Decrease Font Size Increase Font Size
Login

Military Photos



Online
There are 81 users online

You can register for a user account here.
Library of Congress

Military Quotes

The mind of the enemy and the will of his leaders is a target of far more importance than the bodies of his troops.

-- Brigadier General S.B. Griffith

USS Bennington (CV-20, later CVA-20 and CVS-20), 1944-1993

(422 total words in this text)
(1021 Reads)  Printer-friendly page
USS Bennington, a 27,100-ton Essex class aircraft carrier built at the New York Navy Yard, was commissioned in August 1944. After shakedown training, she passed through the Panama Canal in December 1944 and arrived in the western Pacific in early February 1945. Her first combat operation took place in that month, when she participated in Task Force 58's raids on the Japanese home islands. Bennington also supported the invasion of Iwo Jima in February, hit the enemy home islands again in March and pounded the Ryukyus until Okinawa was secured in June. In April, her planes took part in the sinking of the huge Japanese battleship Yamato. The carrier suffered damage to her flight deck while steaming through a typhoon in early June. For the last two months of the Pacific War, Bennington joined in more attacks on Japan. She returned to the United States in October 1945 and, after limited operations in the west coast and Hawaiian areas, went to the U.S. east coast in April 1946 and decommissioned there later in the year.

In October 1950, Bennington was brought out of "mothballs" to receive a SCB-27A modernization. When recommissioned in November 1952, she was much more able to handle modern high-performance aircraft and had been redesignated CVA-20. For the next two years, she operated in the Atlantic and made a Mediterranean deployment in October 1953 - February 1954. She also suffered two major accidents: a boiler room explosion in April 1953 and a terrible hydraulic catapult explosion and fire on 26 May 1954. After the latter tragedy, which cost the lives of 103 officers and men, she entered the shipyard for further modernization, which gave her an angled flight deck and enclosed bow.

Bennington transferred to the Pacific in October 1955, and thereafter frequently operated with the Seventh Fleet in Asiatic waters. In June 1959, she became an anti-submarine warfare support aircraft carrier with the new designation CVS-20. She was in the Far East during the 1960-61 Laotian Crisis, guarding the fleet against the possibility of hostile submarine involvement, and also 1964 as the fighting in Vietnam intensified. After United States' forces became actively involved in the conflict, Bennington had three tours of duty off Southeast Asia, in 1965, 1966-67 and 1968. She decommissioned in January 1970 and entered the Reserve Fleet at Bremerton, Washington. Nearly two decades later, USS Bennington was stricken from the Naval Vessel Register. She was sold in September 1993 and subsequently towed across the Pacific Ocean to be scrapped in India.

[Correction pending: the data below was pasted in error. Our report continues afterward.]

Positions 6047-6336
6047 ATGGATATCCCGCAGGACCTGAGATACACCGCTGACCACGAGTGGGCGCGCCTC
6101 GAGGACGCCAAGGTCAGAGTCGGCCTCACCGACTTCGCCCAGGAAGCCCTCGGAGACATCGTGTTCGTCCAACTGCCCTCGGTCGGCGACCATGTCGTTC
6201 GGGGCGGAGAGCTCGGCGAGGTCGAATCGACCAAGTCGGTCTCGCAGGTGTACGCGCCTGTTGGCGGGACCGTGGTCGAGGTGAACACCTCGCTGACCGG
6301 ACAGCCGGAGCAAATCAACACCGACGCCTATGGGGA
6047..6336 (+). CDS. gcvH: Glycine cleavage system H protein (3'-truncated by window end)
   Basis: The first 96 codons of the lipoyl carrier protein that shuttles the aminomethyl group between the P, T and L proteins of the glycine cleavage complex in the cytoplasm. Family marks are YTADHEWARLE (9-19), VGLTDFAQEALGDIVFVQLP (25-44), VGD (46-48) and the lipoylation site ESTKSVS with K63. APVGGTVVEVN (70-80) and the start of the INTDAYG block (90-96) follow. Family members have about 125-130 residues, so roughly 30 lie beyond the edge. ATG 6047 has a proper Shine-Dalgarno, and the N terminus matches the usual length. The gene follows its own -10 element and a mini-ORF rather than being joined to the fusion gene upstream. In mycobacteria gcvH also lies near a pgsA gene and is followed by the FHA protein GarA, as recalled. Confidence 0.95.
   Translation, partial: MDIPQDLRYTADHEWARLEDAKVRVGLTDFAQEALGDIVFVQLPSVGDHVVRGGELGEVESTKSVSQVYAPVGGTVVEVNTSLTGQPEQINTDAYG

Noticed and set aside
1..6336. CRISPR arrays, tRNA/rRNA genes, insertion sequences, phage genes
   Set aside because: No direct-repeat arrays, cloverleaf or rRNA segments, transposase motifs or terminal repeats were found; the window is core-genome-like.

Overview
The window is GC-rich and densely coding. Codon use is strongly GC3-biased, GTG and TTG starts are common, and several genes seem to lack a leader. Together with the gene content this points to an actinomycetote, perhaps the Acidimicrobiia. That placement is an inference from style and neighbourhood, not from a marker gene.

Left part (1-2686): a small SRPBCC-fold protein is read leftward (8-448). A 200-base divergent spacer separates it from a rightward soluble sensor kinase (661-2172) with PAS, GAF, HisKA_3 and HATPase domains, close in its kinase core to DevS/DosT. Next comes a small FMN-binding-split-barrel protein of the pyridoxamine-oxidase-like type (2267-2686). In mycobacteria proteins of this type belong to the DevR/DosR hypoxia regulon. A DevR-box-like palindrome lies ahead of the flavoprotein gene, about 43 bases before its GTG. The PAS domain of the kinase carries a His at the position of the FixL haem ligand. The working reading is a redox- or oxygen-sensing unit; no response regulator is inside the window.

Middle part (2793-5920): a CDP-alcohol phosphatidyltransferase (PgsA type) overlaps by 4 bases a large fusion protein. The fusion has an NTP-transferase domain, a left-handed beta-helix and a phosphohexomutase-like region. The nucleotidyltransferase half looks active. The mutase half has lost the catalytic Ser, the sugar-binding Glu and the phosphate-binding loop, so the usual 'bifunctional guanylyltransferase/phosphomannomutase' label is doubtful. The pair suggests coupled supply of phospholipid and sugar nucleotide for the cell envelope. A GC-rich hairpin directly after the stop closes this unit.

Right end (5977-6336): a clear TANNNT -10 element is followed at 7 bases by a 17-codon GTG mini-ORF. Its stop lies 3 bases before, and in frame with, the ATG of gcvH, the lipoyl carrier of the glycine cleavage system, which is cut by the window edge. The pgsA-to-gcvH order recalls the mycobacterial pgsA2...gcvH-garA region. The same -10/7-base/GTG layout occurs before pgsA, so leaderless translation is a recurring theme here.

Military History
Forum Posts

Military Polls

Do you think the recent deployments overseas have compromised stateside security?

[ Results | Polls ]

Votes: 121

This Day in History
1192: English King Richard I the Lion Hearted was captured in Austria on his return from the Third Crusade.

1745: A Scottish Jacobite army commanded by Lord George Murray routs the Royalist army of General Sir John Cope at Prestonpans.

1863: Union troops defeated at Chickamauga seek refuge in Chattanooga, Tennessee, which is then besieged by Confederate troops.

1929: Fighting between China and the Soviet Union breaks out along the Manchurian border.

1936: The German army holds its largest maneuvers since 1914.

1941: The German Army cuts off the Crimean Peninsula from the rest of the Soviet Union.

1942: The U.S. B-29 Superfortress makes its debut flight in Seattle, Washington. It was the largest bomber used in the war by any nation.


1942: British forces attack the Japanese in Burma.

1944: U.S. troops of the 7th Army, invading Southern France, cross the Meuse River.

1951: Operation SUMMIT, the first helicopter landing of a combat unit in history, took place. It included the airlifting of a reinforced company of Marines and 17,772 pounds of cargo into the Punchbowl area.